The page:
Mapping of Tags to the Genome. Mapping of short sequence tags to the human genome is inefficient using conventional tools such as blat (16) and blast (17). For example, blat employs an index of nonoverlapping 11-mers and is unable to map sequences smaller than 22 bp. To circumvent these inefficiencies, we used a positional index of all 16-mers (including overlaps and reverse complements) in the human genome (M.H., unpublished work). We then used a multistep procedure to localize tags. First, all tags were examined for an initial exact match within the 16-mer database. Once an initial match was made, the program attempted to extend the match to the full length of the query tag sequence vs. the reference genome. If the initial 16-mer index search did not produce an exact match, subsequent searches of the tag were run and the number of exact subsequent matches to the reference genome, if any, was reported. This process enables 1- to 2-bp mismatch recognition, which is sufficient to account for sequencing errors and genomic variants.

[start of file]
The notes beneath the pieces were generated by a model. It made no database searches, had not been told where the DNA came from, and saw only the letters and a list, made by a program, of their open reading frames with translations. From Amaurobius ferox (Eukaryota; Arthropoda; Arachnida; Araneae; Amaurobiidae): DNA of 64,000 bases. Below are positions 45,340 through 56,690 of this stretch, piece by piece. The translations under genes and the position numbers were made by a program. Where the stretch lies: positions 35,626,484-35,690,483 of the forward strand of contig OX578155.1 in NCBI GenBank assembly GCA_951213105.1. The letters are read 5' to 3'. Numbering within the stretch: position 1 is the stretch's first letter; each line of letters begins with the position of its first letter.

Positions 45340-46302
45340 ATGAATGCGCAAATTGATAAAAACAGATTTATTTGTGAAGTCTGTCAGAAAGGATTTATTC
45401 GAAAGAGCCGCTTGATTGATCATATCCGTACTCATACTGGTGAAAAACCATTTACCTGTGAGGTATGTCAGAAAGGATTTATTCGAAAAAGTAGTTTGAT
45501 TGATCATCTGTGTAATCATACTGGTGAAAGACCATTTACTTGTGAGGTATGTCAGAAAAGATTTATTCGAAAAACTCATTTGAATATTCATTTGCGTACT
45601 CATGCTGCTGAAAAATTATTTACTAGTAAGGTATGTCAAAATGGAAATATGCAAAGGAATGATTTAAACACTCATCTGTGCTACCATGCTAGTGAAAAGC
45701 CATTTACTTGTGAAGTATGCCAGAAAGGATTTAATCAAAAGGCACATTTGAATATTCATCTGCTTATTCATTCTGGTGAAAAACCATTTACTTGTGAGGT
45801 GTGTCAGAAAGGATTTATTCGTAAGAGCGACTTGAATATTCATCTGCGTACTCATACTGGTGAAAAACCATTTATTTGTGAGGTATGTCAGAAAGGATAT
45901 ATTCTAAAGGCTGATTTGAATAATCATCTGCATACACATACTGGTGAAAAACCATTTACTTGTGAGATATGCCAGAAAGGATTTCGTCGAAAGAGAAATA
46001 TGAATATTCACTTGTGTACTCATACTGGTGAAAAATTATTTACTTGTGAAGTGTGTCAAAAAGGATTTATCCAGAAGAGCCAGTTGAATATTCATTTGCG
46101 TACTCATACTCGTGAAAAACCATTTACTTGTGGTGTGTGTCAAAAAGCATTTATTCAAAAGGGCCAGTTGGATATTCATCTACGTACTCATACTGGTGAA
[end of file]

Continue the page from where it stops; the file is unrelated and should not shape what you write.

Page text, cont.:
Primer Selection. We designed primers to amplify ≈250-bp genomic segments spanning candidate HS sequences by using primer3 (18).

Analysis of DNase I Hypersensitivity by Hypersensitivity Quantitative PCR (HSqPCR). We used a real-time quantitative PCR-based method to quantify DNase I hypersensitivity in K562 cells as described in refs. 11 and 19.

Conventional DNase I Hypersensitivity Assays. Conventional DNase I hypersensitivity studies were performed by using the indirect end-label technique (20) according to a standard protocol described in ref. 21.

Microarray Expression Analysis. Gene expression analysis was performed on a Human 1A Oligo Microarray (Agilent, Palo Alto, CA). Total RNA was isolated from 5 × 107 K562 cells with an RNeasy total RNA isolation kit (Qiagen, Valencia, CA).


Overview of Digital Analysis of Chromatin Structure. DACS is a hybrid molecular–computational methodology comprising two discrete phases: (i) production of a genomic DNA tag library encompassing individual DNase I-hypersensitive cut sites in nuclear chromatin and (ii) computational analysis of genomic tag distributions to identify statistically significant clusters and derive the underlying HS sequence. A schematic of the process of creating DACS tag libraries from DNase I-treated nuclear chromatin is provided in Fig. 1 and illustrated in Fig. 6. DACS tag libraries provide base-pair resolution of DNase I cutting events and are therefore highly complex compared with RNA-derived libraries. DACS also differs fundamentally from previously described genomic DNA tag-based methods (13, 22, 23) used to study gene expression or copy number in which tags are generated relative to restriction enzyme sites, and subsequent tag localization in the genome relies explicitly on prior knowledge of the restriction site “scaffold.”